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Monday, December 3, 2012

Good News From the Pew: Reading and Library Habits Are On the Rise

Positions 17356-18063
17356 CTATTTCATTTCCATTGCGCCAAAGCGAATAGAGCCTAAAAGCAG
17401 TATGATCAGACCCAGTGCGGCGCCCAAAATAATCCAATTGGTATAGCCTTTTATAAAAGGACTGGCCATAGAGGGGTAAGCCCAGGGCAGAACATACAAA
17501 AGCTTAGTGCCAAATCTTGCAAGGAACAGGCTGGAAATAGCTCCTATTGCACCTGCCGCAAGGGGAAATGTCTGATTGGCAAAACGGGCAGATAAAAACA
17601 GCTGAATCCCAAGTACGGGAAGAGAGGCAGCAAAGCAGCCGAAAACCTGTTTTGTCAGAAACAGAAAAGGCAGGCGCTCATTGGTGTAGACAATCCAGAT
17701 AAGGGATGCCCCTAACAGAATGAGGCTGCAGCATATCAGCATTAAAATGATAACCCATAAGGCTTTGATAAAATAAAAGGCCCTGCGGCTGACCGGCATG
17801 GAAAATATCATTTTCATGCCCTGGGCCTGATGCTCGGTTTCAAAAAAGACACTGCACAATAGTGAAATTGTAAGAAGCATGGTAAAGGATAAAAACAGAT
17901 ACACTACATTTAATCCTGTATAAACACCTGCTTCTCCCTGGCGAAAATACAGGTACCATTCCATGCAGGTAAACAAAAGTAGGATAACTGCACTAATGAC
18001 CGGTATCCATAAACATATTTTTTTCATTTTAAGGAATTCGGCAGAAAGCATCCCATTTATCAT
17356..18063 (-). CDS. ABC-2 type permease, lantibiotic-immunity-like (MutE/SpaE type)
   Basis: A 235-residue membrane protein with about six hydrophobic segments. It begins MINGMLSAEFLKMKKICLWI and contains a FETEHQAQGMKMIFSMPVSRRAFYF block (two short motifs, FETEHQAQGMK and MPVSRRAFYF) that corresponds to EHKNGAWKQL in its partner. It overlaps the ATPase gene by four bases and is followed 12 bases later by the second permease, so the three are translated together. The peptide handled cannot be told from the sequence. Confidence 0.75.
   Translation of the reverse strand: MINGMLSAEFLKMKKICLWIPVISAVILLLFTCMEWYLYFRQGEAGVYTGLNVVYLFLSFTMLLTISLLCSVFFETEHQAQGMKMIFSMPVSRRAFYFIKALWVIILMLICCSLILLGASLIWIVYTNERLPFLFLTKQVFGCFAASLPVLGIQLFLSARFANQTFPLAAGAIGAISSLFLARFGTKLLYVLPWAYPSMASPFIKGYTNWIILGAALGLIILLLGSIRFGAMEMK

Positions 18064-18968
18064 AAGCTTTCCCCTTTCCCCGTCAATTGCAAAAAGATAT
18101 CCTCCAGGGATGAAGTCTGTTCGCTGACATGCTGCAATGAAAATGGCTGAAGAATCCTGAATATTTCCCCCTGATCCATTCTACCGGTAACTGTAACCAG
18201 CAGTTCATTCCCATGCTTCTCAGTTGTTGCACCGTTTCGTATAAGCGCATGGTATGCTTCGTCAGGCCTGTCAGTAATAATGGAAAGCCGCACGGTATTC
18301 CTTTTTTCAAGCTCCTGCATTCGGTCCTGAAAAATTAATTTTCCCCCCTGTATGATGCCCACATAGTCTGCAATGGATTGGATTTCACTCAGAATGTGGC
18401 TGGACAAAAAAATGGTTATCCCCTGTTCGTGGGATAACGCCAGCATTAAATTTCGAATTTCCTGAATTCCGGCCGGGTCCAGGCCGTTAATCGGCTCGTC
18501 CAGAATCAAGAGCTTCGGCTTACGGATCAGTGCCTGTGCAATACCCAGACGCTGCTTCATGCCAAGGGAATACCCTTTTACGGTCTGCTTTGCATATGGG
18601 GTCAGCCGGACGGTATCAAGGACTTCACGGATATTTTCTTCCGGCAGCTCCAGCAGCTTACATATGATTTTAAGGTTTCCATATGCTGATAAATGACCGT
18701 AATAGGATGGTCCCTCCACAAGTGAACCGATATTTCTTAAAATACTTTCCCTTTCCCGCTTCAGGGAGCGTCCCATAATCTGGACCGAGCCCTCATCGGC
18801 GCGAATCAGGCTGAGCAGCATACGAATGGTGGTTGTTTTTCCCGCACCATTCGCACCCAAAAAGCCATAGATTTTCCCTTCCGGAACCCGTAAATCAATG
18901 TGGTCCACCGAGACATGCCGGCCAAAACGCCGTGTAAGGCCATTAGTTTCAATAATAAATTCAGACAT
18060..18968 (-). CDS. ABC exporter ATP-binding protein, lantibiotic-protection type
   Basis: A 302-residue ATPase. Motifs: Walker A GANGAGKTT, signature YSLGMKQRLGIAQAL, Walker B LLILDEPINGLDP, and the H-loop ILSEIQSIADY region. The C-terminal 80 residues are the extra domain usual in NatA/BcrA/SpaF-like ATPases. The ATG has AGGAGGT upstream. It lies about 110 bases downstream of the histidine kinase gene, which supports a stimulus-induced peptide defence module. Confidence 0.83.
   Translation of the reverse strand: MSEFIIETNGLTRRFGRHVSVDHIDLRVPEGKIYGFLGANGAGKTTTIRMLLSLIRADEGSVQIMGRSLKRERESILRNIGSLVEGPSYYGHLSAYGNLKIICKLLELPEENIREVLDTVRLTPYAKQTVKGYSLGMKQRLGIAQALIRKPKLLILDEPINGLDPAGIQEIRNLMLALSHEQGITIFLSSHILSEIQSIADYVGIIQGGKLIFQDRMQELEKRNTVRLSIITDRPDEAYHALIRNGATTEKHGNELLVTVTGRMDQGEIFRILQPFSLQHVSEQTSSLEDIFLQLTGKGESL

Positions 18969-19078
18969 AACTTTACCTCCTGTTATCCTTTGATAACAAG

There is good news out there in the reading world. Could anyone have guessed that young adults are reading and using their libraries? It really shouldn't be a surprise to those working in libraries and bookstores. With the slew of writers in the Young Adult genres that keep producing compelling stories that has readers begging for more this certainly not a surprise. Every generation no matter if the times are good or bad, everyone loves a good story. When the Pew Research recently presented their findings on the habits of young readers there were a couple of surprises. (Younger Americans Reading and Library Habits, October 23 3012) One surprise that instantly leaps out of the report is the format usage for younger readers. It is interesting to note that young adult (16-29) who read books in the past 12 months, read a print version more often than an e-book or audio book. This seems to be odd coming from the generation that basically grew up with the Internet, gaming systems and cell phones. Why would the numbers be so lopsided? There could be many reasons which can start with economics situation at home to a child's school policy which prohibits all types of electronic gadgets in schools, including cellphones and e-readers. This is not to say that this age group is not adapting to technology, it simply just may be that print is still an acceptable format for books. As the e-readers grow in popularity and usage it should be interesting to revisit how reading habits will change yet again. High school students are more likely to use the library more frequently than any other age group. This can be attributed to the need for completing homework assignments. High schoolers are also open to receiving book suggestions from a librarian. In the same survey, over 50% of high schoolers said that they did not think that libraries were that important in their lives. Looking at the overall picture of the survey this isn't necessarily a bad view. It simply means that the young adults today will more than likely support the library as adults. To take it a step further, the stretch can be made that they will be the patrons that will embrace technology changes within the library. Libraries will always have to compete for every tax dollar from the citizens. If they are not up-to-date with technology or simply serving a small population seeking to stay with a "print" majority, the library will lack relevance not only directly to the community they serve but in their counties and states. It's not a bad idea to begin a program called No Library Left Behind to help smaller libraries keep up with the technological trends. Thus keeping them relevant in the eyes of their community. Perhaps the most fascinating part of the survey is that high schoolers did not know that e-book borrowing was available at the library. Could it be that they are walking into a library and are following the adage what you see is what you get? Changing this perception may take time since most teens hate asking "What services do you offer?" for fear that they may look silly asking the question. As the library begins to shift towards to digital reading, the progress will be gradual. Keeping this in mind it will have to be every librarians' duty to promote e-contents and help patrons discover and use them effectively. This comes from the top down. This includes the Library Directors who should promote the technology to local officials and agencies to the circulation clerk when assisting patrons to check out books asking the question "Do you know you can borrow e-books at this library?" The whole survey is good news for libraries. It is a good indication that the support for libraries is strong across all age levels. That should make the "Year" if not the "decade" for every librarian. This study definitely points to the need for libraries now and twenty years from now. Once again proof that libraries are not dead yet. In fact, it should be said out loud, libraries are not even on life support. Given the right leadership and willing tho grow with the challenges of new technology there should be no reason for any library to have to close its doors ever.
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